The wide-ranging impacts of the COVID-19 pandemic are “too formidable” to be fully offset by government and central bank policy actions and a recession appears inevitable in many countries including Canada and the US, according to Scotiabank’s Chief Economist.

“Despite remarkably timely and aggressive responses by global central banks and some fiscal authorities, recessions appear unavoidable in a number of countries, including Canada and the US, owing to the combined impact of lock-downs, sector shutdowns, the impact of lower prices in some countries, rising economic uncertainty and the impact of the sharp correction in stock markets,” Jean-François Perrault wrote in an updated economic forecast released March 20.

Perrault writes that global growth will now average 1.3% in 2020, the lowest level since the decline in GDP recorded in 2009 during the financial crisis.

Policymakers’ efforts are now largely aimed at helping businesses, households and consumers through the unprecedented challenges rather than insulate them from the damage, he wrote.

In Canada, virus-related curtailment of activities will likely extend to the end of the third quarter, Scotiabank Economics forecasts.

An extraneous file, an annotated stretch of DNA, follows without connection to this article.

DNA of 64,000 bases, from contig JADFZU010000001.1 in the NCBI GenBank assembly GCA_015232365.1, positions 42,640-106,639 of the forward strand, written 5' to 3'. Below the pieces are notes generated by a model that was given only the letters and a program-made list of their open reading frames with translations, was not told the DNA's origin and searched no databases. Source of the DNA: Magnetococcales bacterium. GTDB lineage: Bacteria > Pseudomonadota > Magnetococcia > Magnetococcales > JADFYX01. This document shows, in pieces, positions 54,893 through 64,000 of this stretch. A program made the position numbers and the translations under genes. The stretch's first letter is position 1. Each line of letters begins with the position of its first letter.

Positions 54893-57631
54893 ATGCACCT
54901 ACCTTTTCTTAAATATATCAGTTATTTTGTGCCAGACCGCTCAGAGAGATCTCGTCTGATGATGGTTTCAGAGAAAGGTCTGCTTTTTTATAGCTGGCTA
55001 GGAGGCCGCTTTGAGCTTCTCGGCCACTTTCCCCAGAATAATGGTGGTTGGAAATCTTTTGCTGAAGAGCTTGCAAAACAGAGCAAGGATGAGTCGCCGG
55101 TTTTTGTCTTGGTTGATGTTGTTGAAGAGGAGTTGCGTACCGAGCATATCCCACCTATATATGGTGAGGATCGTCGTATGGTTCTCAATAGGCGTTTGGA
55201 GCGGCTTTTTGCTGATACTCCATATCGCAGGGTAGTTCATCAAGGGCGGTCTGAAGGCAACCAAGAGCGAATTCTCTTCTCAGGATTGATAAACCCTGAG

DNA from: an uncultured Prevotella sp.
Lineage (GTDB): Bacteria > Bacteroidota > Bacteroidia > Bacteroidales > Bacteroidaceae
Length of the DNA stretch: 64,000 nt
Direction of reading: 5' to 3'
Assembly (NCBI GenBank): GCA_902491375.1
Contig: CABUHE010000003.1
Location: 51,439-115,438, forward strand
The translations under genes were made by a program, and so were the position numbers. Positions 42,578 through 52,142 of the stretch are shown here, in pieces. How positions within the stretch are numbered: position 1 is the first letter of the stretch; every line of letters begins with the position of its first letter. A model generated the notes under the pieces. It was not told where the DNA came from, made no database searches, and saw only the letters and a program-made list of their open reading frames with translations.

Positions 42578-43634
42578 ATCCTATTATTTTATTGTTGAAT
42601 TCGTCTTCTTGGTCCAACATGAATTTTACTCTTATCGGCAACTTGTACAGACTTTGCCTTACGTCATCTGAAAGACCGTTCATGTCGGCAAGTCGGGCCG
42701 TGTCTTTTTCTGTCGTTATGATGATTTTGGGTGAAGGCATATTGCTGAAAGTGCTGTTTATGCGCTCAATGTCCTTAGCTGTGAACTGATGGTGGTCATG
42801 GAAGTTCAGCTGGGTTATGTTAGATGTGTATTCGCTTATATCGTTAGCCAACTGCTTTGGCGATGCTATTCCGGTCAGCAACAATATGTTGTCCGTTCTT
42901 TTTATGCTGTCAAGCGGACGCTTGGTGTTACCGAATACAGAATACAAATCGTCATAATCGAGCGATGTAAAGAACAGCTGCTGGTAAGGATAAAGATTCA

“While this may be a pessimistic assumption, it seems clear that virus-related disruptions will increase through time,” writes Perrault. “Moreover, in the absence of a vaccine against the virus, we assume policymakers will play it safe and maintain aggressive containment efforts until there is compelling evidence that the virus has largely run its course.”

The severity of the recession in each country will depend on how effective current and future measures to contain the virus are, and how aggressive and targeted the economic policy response is, he adds.

Canadian growth is expected to fall by 2.2% while Eurozone output is forecast to decline nearly 3%, but it is difficult to have a high degree of confidence in point estimates of growth due to the unprecedented nature of this public health crisis, Perrault wrote.

Once the COVID-19 outbreak is contained, Scotiabank Economics expects there will be a sharp rebound as activity ramps back up and pent-up demand is unleashed, sometime during the third or fourth quarter of 2020.

“That is too late to save us from bad outcomes this year, but it should lead to a strong start to 2021,” said Perrault. “Of course, this depends on proper management of the pandemic from a public health perspective. This is unfortunately not assured, particularly in the US, where efforts to date appear to significantly lag those in other countries.”

Read Scotiabank Economics’ full report.

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